I have to tell you, I tried ADA aquasoil and I hated every second of it. It lasted barely 10 months before falling apart and it caused a lot of nutrient and algae issues. For such an expensive product, it sure isn’t very user friendly, nor is it very long lasting. Not sure if I got a bad batch or what, but I don’t think I’ll ever touch the stuff again. 

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Just now, sudofish said:

I'm sure dirted tanks are great. I'm new and haven't tried one myself. The only issue I have has more to do with some of the proponents of them. I've done lots of reading and video watching on the topic and there seems to be a group of very vocal people who are hostile to any other form of planted tanks. Going so far as attacking others for not doing it their way. I don't think Walstad would approve of their behavior.

Folks tend to narrow their idea of what’s acceptable in the hobby. It’s cool to have one’s corner of interest and expertise but what’s the harm in acknowledging other equally valid techniques? 

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3 minutes ago, sudofish said:

I'm sure dirted tanks are great. I'm new and haven't tried one myself. The only issue I have has more to do with some of the proponents of them. I've done lots of reading and video watching on the topic and there seems to be a group of very vocal people who are hostile to any other form of planted tanks. Going so far as attacking others for not doing it their way. I don't think Walstad would approve of their behavior.

I think those people are just salty that aquasoil is so exorbitantly expensive when dirt is so cheap and it works so much better. One of the youtubers I watch actually did an experiment on it and found that dirt was the better choice, I have found the same thing to be true. The only real reason aquasoil is so popular is because it’s less messy and personally I think it’s kind of a racket. I won’t hate on people for using it, but I can’t bring myself to spend that much on substrate when there are better, cheaper options, ya know? 

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4 minutes ago, Mmiller2001 said:

This! Pick what looks best to you.

If cost is an issue, look at Black Diamond Blasting Sand.

In our house we have tanks with a variety of substrates including Ecocomplete, black sand, pool filter sand, capped aquasoil and straight Fluval Stratum. They all grow plants, but my wife’s little Nano tank with plain black sand is a plant growing machine. It’s amazing how fast it fills in.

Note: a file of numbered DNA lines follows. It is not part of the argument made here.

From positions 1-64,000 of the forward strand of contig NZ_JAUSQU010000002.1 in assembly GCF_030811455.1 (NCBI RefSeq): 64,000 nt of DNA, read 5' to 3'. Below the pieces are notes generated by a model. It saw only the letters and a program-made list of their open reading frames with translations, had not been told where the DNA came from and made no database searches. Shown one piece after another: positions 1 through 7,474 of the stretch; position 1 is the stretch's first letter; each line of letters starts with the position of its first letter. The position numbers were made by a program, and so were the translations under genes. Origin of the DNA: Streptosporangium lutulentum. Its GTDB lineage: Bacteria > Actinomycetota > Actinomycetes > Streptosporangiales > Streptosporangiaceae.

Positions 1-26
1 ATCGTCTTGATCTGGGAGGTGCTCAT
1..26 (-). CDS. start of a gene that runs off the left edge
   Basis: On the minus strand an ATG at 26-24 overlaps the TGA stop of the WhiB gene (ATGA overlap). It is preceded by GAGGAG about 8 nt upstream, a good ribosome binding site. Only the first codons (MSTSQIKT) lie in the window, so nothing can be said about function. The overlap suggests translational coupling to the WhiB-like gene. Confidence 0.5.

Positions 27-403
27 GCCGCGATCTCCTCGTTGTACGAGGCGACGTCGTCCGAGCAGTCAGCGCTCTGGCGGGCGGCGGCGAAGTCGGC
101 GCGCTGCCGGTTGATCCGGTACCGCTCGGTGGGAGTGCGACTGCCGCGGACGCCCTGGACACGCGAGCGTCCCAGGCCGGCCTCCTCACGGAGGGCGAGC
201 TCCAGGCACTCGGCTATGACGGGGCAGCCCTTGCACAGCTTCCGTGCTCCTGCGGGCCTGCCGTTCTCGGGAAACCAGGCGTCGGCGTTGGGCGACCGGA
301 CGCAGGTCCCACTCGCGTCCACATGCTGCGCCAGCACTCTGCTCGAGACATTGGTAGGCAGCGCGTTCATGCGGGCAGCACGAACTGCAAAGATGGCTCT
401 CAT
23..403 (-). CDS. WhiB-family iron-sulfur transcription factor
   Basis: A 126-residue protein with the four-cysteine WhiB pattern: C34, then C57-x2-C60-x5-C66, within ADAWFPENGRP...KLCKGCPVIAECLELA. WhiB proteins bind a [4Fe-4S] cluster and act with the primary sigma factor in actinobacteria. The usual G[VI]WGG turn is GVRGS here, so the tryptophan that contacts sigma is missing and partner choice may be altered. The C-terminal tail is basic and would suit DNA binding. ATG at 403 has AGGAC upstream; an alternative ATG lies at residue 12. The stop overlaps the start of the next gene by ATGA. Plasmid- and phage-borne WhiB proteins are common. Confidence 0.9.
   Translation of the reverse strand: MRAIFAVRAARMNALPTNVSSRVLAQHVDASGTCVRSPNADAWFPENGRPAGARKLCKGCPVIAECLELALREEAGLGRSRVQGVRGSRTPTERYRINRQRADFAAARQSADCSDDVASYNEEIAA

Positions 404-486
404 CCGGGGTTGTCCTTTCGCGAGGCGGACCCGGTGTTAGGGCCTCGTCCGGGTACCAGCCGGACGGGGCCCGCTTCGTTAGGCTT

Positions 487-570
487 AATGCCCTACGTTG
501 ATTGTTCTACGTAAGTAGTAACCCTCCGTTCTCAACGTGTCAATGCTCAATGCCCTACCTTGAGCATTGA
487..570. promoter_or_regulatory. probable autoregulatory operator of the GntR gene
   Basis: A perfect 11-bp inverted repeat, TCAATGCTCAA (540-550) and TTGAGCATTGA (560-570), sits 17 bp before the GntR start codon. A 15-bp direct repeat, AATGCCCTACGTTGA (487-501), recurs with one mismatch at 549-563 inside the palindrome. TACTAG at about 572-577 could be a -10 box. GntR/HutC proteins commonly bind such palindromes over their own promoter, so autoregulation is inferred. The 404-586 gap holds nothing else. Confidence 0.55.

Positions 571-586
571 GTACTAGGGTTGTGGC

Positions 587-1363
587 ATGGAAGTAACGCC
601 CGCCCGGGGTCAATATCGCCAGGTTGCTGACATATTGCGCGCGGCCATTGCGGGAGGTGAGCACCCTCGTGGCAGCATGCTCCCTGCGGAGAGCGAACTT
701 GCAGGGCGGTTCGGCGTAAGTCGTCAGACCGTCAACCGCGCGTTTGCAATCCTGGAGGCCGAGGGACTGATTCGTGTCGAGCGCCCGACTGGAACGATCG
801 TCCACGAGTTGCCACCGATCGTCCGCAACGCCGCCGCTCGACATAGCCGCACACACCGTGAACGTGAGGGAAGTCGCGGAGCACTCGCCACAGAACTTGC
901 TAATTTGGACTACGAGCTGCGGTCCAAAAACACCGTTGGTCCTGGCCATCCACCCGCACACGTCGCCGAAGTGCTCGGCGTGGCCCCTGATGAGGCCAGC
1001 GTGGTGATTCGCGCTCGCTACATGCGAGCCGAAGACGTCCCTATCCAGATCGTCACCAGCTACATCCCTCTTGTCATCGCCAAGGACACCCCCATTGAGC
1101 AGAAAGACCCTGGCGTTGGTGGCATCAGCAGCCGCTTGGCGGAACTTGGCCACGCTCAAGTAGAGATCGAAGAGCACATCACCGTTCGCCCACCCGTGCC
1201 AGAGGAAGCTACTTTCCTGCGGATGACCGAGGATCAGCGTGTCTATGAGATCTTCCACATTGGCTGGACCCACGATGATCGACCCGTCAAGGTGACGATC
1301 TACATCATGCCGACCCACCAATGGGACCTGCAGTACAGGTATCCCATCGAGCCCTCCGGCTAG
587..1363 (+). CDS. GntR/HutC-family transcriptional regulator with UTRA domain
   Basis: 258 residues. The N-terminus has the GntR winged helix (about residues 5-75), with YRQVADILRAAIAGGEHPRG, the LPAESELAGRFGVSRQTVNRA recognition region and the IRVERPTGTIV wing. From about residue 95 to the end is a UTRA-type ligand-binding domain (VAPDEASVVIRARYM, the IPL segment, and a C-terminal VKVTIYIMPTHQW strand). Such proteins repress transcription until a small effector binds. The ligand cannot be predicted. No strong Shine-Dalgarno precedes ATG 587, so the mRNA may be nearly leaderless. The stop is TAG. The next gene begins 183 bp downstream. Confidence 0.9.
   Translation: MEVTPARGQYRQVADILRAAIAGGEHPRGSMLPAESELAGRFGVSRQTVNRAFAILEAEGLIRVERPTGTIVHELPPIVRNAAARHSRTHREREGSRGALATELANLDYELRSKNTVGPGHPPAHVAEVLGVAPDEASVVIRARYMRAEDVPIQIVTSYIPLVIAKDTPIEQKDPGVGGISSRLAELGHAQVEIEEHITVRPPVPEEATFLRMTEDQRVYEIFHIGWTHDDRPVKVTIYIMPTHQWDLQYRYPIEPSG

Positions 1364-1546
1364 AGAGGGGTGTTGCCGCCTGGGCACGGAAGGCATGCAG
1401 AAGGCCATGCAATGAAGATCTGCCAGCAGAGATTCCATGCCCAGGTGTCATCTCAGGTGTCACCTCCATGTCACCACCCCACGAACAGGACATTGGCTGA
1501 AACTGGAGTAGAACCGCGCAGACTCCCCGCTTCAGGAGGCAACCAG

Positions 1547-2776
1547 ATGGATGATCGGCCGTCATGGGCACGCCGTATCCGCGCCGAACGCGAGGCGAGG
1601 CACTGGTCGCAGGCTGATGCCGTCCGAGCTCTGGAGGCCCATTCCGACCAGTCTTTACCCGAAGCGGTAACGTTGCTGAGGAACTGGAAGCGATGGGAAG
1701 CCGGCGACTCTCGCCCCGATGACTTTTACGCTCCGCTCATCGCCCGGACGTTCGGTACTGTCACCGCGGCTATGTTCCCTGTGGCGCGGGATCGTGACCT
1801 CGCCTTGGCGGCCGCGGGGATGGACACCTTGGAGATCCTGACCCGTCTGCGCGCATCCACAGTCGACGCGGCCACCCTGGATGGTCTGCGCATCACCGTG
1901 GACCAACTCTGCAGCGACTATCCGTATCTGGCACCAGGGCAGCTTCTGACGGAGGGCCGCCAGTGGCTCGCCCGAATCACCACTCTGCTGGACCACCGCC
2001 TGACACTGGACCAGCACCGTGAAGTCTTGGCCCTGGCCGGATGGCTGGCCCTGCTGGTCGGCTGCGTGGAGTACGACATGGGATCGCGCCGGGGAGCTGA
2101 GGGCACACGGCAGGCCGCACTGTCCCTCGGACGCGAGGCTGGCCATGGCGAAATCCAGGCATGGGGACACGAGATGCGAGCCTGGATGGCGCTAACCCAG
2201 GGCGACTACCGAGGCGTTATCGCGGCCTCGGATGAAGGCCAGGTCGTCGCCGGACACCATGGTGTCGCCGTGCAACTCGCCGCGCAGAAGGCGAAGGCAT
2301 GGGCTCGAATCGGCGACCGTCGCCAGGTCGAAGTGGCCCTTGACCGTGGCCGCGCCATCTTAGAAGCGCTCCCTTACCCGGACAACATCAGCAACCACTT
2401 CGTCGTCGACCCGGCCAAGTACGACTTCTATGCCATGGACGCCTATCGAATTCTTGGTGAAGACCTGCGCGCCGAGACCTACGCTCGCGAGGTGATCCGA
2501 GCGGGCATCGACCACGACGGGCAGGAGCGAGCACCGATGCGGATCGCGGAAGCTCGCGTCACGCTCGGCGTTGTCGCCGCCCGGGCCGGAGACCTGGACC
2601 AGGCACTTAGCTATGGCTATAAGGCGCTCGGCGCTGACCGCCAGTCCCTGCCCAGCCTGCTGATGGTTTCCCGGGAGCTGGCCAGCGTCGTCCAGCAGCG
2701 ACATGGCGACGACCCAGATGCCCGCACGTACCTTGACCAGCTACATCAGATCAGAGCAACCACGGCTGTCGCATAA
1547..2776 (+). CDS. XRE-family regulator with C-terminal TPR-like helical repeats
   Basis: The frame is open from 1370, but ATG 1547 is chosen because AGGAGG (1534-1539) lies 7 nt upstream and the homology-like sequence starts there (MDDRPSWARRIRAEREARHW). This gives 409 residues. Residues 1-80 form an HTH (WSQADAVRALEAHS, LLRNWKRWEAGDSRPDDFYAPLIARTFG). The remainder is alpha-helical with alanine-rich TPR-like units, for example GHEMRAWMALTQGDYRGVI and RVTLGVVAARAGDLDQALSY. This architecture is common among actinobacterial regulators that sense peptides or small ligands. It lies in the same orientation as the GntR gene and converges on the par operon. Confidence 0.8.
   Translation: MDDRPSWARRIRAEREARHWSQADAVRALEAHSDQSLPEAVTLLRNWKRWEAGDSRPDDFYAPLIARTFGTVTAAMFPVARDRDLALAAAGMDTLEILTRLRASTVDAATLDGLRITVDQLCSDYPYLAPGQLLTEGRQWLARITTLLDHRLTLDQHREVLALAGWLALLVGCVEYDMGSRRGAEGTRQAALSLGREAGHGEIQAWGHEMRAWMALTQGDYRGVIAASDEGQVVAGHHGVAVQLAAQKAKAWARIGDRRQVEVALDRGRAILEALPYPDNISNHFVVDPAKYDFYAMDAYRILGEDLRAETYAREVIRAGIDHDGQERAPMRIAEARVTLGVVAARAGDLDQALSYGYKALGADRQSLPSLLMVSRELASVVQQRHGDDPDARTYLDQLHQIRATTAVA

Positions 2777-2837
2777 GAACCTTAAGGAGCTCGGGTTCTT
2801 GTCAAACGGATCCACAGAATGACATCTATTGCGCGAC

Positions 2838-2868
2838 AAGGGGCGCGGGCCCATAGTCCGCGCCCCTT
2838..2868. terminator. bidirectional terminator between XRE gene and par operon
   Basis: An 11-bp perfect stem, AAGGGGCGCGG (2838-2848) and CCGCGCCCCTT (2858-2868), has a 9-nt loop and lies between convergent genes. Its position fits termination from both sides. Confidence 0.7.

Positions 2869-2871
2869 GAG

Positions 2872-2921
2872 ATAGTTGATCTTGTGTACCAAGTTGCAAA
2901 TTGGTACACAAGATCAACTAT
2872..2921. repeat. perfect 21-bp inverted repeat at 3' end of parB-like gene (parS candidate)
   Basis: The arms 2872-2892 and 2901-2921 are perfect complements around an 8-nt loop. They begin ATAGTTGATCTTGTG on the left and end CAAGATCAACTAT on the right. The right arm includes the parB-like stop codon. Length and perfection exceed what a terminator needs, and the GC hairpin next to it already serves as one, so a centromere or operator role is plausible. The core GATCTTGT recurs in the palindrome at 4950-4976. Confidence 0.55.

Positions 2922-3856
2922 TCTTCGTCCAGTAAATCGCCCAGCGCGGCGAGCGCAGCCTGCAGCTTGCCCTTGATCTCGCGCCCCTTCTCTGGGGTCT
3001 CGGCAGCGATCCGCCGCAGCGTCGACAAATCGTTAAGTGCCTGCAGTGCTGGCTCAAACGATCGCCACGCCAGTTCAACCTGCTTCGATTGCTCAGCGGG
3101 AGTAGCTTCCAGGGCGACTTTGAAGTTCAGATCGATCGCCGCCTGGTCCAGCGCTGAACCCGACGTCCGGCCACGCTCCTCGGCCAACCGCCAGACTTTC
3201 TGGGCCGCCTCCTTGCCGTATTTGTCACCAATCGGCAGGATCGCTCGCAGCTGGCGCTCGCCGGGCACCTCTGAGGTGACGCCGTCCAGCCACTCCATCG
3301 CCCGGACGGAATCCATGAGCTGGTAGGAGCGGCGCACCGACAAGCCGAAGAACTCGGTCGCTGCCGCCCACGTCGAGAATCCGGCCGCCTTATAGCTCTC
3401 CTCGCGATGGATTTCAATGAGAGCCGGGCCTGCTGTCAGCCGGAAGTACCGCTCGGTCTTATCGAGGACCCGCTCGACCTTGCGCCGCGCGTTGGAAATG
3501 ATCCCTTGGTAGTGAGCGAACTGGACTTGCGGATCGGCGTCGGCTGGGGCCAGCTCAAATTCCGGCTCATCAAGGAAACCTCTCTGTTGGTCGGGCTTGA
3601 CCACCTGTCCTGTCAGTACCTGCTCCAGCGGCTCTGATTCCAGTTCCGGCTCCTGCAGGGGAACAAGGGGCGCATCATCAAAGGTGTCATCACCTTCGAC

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Cheers @Fish Folk!

I have my journals listed in my signature. I have learned a lot as I added more tanks, and read DW’s advice more carefully. The mistakes that I made included going too deep with my soil, going too deep with my cap, and using too much sand. When I setup my next tank, I will use 1-1.5 inches of organic soil, and a thin cap of small gravel like Peace River, perhaps about 0.5 inches. It easier to add substrate than remove it.

All my attempts to turbocharge my substrate by going big resulted in anaerobic issues. I have thinned out the caps in some of my tanks, but it is better to get the layering right from the start. I still stab the substrate with skewers in a couple of my older tanks to release gasses.

I also prefer the term organic soil aquarium over dirted tank.

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I always add a layer of soil to all my tanks big or small and my plants grow like GANGBUSTERS I currently have a 29 gal that's packed to the gills with anubias. It's about a year and a half old, and I started with a small potted anubias from petco. I use a lot of oakleaf mulch in my soil. I've used aquasoil in the past, but always found it to be more trouble than  it's worth. I cap my soil with pea gravel that I get from homedepot. Never had an issue with fish digging, but then I don't keep fish that dig. If you wanna give it a shot, I say keep the plants in there first for a bit before you add fish if you're worried about ammonia spikes....